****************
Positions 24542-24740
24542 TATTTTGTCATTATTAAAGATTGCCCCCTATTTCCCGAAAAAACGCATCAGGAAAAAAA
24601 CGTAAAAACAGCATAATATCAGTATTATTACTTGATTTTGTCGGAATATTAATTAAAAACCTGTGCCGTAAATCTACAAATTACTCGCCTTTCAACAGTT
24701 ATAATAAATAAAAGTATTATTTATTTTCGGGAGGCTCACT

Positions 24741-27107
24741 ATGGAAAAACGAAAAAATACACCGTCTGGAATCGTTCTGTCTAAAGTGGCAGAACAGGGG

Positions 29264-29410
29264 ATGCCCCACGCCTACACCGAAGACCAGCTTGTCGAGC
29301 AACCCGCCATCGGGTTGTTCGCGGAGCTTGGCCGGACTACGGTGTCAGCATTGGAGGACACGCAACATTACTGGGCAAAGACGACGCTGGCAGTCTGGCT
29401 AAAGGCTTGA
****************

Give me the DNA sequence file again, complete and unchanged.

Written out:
Positions 24542-24740
24542 TATTTTGTCATTATTAAAGATTGCCCCCTATTTCCCGAAAAAACGCATCAGGAAAAAAA
24601 CGTAAAAACAGCATAATATCAGTATTATTACTTGATTTTGTCGGAATATTAATTAAAAACCTGTGCCGTAAATCTACAAATTACTCGCCTTTCAACAGTT
24701 ATAATAAATAAAAGTATTATTTATTTTCGGGAGGCTCACT

Positions 24741-27107
24741 ATGGAAAAACGAAAAAATACACCGTCTGGAATCGTTCTGTCTAAAGTGGCAGAACAGGGG

Positions 29264-29410
29264 ATGCCCCACGCCTACACCGAAGACCAGCTTGTCGAGC
29301 AACCCGCCATCGGGTTGTTCGCGGAGCTTGGCCGGACTACGGTGTCAGCATTGGAGGACACGCAACATTACTGGGCAAAGACGACGCTGGCAGTCTGGCT
29401 AAAGGCTTGA